Minister of Health Molwyn Joseph said he would be meeting with the Ministry of Finance with a view to resolving the problem urgently.
“That is an urgent matter actually. It is a recurring problem and I have asked for a meeting with the Ministry of Finance to see what we can do to eliminate this problem,” he told OBSERVER media.
The fortnightly paid workers have not only taken to the airwaves to register their complaints, but have sent numerous written complaints to OBSERVER media chronicling their payment issues over the last six months.
One disgruntled employee who emailed this media house said, “There are delays up to about 30 days for persons to get paid. New party is in, there is no protest on the streets, but come into the hospital, and talk to one of the workers, and you would either get a smirk or casual sigh, because this has become a norm. Unacceptable.”
There have also been complaints that doctors and nurses have been forced to work extended hours without sufficient compensation, an issue that has been exacerbated by inadequate staffing.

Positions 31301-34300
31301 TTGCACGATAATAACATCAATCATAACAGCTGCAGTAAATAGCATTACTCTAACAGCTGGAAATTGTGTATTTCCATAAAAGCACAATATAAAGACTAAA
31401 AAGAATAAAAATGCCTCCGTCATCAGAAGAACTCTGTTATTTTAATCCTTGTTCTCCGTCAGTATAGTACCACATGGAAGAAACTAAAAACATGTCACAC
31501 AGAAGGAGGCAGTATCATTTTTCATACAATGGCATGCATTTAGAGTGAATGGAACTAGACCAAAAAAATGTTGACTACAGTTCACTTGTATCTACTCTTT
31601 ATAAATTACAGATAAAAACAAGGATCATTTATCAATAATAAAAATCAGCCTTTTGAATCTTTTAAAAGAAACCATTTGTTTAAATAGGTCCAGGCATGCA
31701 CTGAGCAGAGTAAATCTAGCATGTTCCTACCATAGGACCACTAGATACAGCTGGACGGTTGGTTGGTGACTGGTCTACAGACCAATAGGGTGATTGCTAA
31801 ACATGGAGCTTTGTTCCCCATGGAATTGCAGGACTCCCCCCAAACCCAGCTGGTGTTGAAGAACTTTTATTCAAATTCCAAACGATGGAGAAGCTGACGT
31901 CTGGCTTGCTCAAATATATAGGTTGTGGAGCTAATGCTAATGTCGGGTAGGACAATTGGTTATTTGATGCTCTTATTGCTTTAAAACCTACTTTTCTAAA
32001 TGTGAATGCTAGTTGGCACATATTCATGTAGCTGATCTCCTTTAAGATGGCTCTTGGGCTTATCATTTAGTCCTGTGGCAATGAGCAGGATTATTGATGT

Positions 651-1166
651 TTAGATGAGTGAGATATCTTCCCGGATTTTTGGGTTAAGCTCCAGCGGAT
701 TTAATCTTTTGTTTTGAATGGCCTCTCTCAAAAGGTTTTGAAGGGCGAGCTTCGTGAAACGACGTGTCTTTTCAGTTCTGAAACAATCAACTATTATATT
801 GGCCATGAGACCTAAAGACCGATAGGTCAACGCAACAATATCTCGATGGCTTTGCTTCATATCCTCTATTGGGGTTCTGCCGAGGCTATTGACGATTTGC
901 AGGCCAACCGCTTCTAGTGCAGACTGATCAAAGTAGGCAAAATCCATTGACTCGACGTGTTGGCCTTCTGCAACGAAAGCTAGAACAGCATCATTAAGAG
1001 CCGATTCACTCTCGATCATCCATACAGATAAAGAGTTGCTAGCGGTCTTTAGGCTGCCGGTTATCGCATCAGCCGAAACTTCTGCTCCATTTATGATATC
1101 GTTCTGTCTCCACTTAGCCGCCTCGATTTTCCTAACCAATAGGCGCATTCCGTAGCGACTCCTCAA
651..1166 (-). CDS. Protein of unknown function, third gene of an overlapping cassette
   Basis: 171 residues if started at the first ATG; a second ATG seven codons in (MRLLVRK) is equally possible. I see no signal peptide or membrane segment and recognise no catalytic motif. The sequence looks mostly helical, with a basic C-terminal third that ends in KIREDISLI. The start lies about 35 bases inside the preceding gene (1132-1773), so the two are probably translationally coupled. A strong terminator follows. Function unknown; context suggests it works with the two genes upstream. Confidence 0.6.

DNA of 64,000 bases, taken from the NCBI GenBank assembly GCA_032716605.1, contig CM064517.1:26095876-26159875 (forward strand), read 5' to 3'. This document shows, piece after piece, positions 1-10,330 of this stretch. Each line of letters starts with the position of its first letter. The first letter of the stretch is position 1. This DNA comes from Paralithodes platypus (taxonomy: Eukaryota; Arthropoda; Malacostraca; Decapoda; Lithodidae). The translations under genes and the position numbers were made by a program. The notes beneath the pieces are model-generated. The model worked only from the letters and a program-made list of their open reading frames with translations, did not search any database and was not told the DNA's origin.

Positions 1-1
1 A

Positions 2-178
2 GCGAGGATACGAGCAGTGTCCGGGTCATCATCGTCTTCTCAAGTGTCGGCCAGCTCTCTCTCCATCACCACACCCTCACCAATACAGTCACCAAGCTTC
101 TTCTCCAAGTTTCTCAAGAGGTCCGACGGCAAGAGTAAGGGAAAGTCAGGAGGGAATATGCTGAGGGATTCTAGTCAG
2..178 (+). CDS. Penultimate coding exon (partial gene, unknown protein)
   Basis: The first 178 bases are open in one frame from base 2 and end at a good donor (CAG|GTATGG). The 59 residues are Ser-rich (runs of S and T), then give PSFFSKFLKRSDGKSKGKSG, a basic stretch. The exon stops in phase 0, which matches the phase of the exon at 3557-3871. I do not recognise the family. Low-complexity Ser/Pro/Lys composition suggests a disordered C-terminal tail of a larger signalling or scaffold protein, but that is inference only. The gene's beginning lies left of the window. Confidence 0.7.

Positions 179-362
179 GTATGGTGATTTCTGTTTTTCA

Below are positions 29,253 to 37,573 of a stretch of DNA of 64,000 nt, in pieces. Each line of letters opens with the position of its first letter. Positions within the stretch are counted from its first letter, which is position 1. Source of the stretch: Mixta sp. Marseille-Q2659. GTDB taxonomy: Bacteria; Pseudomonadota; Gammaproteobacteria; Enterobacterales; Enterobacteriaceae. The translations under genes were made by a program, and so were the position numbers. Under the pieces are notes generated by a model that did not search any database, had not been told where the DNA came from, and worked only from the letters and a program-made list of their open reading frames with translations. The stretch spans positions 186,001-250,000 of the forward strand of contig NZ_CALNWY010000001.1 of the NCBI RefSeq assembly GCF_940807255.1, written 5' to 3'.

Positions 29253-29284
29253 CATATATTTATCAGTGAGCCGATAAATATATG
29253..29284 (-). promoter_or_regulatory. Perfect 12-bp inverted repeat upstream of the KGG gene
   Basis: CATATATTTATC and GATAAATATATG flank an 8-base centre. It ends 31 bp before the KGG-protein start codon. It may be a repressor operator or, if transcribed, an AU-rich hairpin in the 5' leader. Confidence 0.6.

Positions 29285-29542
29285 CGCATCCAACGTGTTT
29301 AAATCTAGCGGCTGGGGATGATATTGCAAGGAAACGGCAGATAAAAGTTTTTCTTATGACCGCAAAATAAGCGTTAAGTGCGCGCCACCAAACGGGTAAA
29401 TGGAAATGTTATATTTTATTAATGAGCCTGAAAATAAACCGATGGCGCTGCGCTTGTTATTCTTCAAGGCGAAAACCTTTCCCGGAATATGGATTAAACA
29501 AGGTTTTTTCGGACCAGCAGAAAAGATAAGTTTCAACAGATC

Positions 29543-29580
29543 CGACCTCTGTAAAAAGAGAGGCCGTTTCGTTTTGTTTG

The workers also accused the hospital administration of maintaining “plush” salaries and quarters while the employees are left to “dwindle”.
Minister Joseph did not disclose when the meeting with finance officials is scheduled to take place nor did he predict a date whereby he hoped that the matter would be resolved.
Meantime, one worker who goes by the alias “Antiguan eye” said, on returning home, doctors who are trained in Cuba and other scholarship territories “are met with absurd realities of medical politics of Antigua and Barbuda”.
The author of the complaint charged, “Instead, the internship in Antigua and Barbuda has been filled with mostly foreign medical doctors, while local doctors must either go to other countries — Grenada, St Lucia, Jamaica or even at times just return to Cuba.”